I love to pole dance. I love to train hard. I love the callouses, the bruises, the rough skin, the strained hip flexors, the stiff necks, the sequin burn, the forearm burn, the elation, the excitement, the blood, sweat, tears - I love all of it.
Except for one thing: polelitics.
My Definition of Polelitics: a noxious byproduct that forms when people who are extremely passionate about what they do let themselves succumb to base emotions of jealousy, ambition, competitiveness and envy. A destructive force that wreaks havoc when too much time is directed away from good, healthy training and dancing, and instead spent focusing on the detail of who is doing what and why.
I want to write about polelitics, because I think that unfortunately it's something that we all come across sooner or later in the pole world. As a regular touring pole artist, one thing I have noticed in my pole adventures is that one of the many things pole dancers worldwide have in common is the fact that we have all experienced poleitics in one form or another (although usually people will claim to have been the victims of it, rather than admit to being poleticians themselves).
I want to be clear: I don't subscribe to the view that all women secretly hate each other and will tear each other down at the first available opportunity. On the contrary, my overwhelming experience of women in pole has been that they are supportive and encouraging towards each other. When people feel confident and comfortable, they are able to bring out the best in themselves, and in others. However, when people (men included) feel threatened, or insecure, that's when the negativity starts to flow.
Polelitics is the one thing that is capable of souring my love of pole. But I don't believe that it's something we have to resign ourselves to accept. I really do believe it's something we can control, with a little bit of self-possession and dignity.
When people first arrive in the pole world, they are struck by how tightly-knit, accepting and loving our community is. I'm thinking of all the fundraising, support and encouragement that takes place within the pole world - it's a beautiful thing, and unlike any other form of sport or physical activity I've ever been a part of before. Which is why it seems completely incomprehensible that a group of such inspiring and committed people can at times be capable of inflicting such hostility and pettiness on each other. The first taste of polelitics can come as a slap in the face, and be a massive come-down for new polers, who had no idea how cut throat professional pole dance can be.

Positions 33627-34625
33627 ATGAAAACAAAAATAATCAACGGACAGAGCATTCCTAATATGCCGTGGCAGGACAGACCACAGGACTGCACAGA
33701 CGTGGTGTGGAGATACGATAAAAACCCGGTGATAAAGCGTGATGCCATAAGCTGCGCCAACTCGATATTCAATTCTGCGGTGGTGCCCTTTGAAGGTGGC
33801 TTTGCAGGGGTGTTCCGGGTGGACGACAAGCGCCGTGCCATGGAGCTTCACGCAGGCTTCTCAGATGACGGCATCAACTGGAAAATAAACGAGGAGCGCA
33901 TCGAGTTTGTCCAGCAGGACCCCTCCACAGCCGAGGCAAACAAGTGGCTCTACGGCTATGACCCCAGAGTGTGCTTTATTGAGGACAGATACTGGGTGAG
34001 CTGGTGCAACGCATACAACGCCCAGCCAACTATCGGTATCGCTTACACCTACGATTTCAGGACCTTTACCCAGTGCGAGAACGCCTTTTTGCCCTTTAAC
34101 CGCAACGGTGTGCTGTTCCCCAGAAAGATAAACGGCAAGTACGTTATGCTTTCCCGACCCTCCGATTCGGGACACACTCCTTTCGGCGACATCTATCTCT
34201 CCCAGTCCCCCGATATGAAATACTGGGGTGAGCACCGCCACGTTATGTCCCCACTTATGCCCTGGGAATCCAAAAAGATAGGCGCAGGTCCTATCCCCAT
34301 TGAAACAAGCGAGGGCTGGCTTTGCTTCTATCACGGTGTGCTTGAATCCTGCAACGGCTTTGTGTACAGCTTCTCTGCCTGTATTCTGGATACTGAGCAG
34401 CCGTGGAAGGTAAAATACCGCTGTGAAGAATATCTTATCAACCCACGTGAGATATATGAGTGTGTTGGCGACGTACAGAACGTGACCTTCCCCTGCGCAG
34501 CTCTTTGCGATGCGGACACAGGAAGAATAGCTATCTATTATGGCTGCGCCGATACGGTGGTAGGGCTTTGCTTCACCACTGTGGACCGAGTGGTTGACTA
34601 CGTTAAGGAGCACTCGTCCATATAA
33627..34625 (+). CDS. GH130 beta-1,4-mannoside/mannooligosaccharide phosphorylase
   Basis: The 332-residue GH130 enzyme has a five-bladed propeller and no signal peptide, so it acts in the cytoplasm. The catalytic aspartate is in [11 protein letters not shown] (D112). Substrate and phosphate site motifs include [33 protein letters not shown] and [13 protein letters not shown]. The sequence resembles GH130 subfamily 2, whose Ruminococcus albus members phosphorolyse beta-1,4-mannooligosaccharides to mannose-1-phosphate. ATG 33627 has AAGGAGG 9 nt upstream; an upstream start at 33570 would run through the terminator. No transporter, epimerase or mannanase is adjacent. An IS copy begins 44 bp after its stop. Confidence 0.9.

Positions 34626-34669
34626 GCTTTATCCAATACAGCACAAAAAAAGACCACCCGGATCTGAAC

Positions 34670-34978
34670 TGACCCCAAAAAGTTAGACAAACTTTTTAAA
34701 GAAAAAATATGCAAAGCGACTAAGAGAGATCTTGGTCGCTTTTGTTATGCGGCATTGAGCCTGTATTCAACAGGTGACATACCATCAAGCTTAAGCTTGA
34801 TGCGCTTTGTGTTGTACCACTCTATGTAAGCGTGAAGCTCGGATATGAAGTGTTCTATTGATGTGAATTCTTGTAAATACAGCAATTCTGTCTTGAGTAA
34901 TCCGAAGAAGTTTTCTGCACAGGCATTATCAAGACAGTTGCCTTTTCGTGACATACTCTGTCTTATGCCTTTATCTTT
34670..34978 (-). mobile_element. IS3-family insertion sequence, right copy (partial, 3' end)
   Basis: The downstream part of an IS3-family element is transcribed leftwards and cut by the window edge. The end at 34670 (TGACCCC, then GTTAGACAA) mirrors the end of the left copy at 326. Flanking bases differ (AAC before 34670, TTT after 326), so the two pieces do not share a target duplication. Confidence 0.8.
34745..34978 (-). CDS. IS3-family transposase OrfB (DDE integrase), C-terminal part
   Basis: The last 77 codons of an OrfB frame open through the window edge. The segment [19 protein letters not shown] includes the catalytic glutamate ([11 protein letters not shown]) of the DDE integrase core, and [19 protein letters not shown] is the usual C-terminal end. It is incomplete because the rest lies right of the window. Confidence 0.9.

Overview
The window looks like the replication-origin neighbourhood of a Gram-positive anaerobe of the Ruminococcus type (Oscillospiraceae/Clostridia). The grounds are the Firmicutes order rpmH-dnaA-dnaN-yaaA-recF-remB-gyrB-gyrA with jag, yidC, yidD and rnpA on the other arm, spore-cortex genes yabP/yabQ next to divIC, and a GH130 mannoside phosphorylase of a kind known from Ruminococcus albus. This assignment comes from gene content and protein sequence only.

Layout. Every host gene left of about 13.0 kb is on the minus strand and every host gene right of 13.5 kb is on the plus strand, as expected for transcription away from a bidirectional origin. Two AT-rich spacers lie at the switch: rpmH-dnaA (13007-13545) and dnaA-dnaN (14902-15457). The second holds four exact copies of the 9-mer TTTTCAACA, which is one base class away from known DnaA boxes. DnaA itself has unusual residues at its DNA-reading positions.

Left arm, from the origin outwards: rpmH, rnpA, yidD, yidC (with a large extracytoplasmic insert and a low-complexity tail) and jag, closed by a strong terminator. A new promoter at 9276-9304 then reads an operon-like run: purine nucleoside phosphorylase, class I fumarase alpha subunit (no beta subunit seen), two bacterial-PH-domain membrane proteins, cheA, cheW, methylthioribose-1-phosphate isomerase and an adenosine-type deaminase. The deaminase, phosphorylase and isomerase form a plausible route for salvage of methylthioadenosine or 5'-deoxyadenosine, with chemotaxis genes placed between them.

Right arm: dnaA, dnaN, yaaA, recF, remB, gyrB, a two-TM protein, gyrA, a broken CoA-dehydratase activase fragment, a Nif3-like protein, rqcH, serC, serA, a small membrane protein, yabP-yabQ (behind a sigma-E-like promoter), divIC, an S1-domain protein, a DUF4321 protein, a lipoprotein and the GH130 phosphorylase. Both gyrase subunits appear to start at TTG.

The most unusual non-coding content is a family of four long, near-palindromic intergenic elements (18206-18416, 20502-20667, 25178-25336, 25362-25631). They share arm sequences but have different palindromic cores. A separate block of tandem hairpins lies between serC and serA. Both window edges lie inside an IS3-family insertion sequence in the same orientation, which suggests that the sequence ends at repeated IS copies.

Let's face it, as performers and artists we are all a little bit sensitive and needy. As much as we would like to be confident, capable and unshakeable when we step into the spotlight, the truth is that once you have bared your heart and soul on a lonely stage under hot lights in front of hundreds or even thousands of people, after you have packed away your sparkly costumes and false eyelashes, you kind of feel like you need a little bit of reassurance. I think that's where a lot of polelitics stems from - it's the fact that we are so passionate about what we do that makes us so sensitive to perceived wrongdoing.
Personally, I know that whenever I'm feeling in the mood to bitch or whine about someone or something, it's usually because I'm feeling insecure or anxious about myself. Recognising this behaviour as an irrational and poor response to a situation is the first step to controlling your reactions and overcoming them. But it can be all too easy to succumb to pettiness and bitchiness, especially when the people around you are also inclined to have a bit of a "poleliticking" session every so often. The problem with this is that negativity breeds negativity, and is the fastest way to bring yourself and your pole friends down about the pole world in general. So how do you stop yourself?
The 21 Day Challenge
They say it takes 21 days to form a new habit. So set yourself a challenge - 21 days with no negative pole-talk, no bitching, no whining, and see what happens. See if at the end of the 21 days, you feel better about yourself and your achievements, and the people around you.
I'm not saying you have to go around hugging everyone you meet and updating your Facebook status with "Hey y'all, just want to say hello, I love you all and have a happy pole day full of rainbows, lollipops and sunshine!" You don't have to turn into an insipid flower power poler. Just bite your tongue when you want to say something negative, and see what happens.
I remember seeing Natasha Wang post a quote (original source unknown) on her page, quite some time ago, but it really left an impression on me. The quote said:
"Blowing out another's candle will not make yours shine brighter".
Here it is in inspirational candle meme for those of you who dig that kind of thing:
And while I'm sharing inspirational candle memes, I have another one on the same theme that is perfect for the pole world:
Basically, to summarise all these inspirational-candle-memes, you don't make yourself a better pole dancer by putting others down, and by propping others up, you lose nothing yourself. You might even get some kind of karmic benefit somewhere along the line!
I'm not preaching on this topic from a moral high ground at all. I have definitely been guilty in the past of politicking and negativity, in spite of my efforts. But I'm writing this post because it helps to remind me of the sort of person (and pole dancer) I want to be.
So - is anyone else up for the challenge as well?? 21 days of zero poleitickin' -let me know how you go :-)